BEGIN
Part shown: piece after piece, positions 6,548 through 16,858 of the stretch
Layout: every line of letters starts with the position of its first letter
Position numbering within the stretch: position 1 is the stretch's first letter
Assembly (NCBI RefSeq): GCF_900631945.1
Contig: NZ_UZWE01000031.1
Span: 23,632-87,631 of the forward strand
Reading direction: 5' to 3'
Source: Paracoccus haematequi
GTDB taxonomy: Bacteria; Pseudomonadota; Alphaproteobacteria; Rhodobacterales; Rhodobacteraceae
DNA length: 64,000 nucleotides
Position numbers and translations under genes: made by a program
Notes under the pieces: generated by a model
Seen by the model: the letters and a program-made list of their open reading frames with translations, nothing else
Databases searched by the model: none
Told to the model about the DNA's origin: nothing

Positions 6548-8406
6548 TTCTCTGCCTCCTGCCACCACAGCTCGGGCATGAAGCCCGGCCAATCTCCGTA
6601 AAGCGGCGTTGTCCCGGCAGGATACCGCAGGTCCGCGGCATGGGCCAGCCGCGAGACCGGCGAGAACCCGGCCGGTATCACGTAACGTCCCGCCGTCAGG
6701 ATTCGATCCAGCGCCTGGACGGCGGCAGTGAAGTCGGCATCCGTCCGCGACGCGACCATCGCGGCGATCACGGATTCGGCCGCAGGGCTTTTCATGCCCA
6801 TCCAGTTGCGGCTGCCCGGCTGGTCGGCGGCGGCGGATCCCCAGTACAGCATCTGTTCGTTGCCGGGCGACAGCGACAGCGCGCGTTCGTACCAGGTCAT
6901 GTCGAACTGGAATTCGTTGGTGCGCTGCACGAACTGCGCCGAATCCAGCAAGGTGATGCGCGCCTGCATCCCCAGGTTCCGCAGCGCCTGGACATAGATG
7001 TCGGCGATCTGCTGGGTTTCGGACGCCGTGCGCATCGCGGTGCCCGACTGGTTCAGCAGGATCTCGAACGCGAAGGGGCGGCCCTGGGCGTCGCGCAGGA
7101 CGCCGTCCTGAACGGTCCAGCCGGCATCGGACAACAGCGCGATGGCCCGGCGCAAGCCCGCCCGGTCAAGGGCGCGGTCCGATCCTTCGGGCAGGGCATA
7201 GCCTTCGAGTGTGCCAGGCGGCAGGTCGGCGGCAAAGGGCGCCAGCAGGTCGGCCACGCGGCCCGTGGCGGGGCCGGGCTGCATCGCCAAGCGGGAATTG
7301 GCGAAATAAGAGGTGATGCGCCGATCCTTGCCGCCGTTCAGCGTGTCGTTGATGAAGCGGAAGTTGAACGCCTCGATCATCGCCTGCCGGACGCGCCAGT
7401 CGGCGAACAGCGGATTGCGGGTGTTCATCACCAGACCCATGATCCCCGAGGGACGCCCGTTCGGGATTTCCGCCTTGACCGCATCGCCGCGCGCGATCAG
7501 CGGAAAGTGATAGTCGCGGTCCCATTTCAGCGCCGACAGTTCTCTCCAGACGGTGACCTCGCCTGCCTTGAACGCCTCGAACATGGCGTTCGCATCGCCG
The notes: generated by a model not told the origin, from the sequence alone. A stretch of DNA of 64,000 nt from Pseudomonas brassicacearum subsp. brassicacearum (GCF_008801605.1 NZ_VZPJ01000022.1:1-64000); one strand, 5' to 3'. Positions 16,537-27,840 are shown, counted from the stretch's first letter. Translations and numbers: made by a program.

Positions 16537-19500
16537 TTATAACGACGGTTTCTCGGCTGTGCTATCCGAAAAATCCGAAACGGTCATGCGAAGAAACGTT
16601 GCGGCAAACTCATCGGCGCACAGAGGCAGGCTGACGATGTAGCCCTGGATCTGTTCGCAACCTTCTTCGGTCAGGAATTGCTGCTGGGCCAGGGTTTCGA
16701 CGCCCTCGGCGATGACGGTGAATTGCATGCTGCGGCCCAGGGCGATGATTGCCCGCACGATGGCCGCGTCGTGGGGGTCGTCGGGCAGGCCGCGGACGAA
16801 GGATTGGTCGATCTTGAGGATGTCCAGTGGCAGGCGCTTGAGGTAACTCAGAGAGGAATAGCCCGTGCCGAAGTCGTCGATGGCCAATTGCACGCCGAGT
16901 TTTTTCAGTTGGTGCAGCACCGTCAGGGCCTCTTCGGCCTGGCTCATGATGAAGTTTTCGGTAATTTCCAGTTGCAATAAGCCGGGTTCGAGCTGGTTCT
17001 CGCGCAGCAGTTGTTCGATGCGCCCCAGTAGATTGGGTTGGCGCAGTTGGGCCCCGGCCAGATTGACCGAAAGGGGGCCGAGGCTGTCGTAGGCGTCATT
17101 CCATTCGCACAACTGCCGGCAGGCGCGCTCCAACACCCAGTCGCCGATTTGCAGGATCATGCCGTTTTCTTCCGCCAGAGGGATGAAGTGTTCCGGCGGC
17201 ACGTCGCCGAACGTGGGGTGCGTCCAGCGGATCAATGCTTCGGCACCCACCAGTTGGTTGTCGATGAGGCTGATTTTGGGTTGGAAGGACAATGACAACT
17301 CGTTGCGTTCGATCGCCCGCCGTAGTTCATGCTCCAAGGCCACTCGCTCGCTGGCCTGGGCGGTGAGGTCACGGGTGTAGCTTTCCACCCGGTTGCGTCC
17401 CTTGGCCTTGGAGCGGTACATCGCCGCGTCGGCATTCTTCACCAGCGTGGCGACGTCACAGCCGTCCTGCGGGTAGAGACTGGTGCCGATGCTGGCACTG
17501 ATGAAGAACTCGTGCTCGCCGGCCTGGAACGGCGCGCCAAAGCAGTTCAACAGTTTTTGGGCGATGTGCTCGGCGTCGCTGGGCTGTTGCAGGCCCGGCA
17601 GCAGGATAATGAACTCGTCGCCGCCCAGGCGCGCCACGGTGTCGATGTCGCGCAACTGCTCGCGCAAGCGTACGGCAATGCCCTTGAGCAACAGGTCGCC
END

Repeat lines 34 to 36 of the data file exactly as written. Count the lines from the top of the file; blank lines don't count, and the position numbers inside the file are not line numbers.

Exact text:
16901 TTTTTCAGTTGGTGCAGCACCGTCAGGGCCTCTTCGGCCTGGCTCATGATGAAGTTTTCGGTAATTTCCAGTTGCAATAAGCCGGGTTCGAGCTGGTTCT
17001 CGCGCAGCAGTTGTTCGATGCGCCCCAGTAGATTGGGTTGGCGCAGTTGGGCCCCGGCCAGATTGACCGAAAGGGGGCCGAGGCTGTCGTAGGCGTCATT
17101 CCATTCGCACAACTGCCGGCAGGCGCGCTCCAACACCCAGTCGCCGATTTGCAGGATCATGCCGTTTTCTTCCGCCAGAGGGATGAAGTGTTCCGGCGGC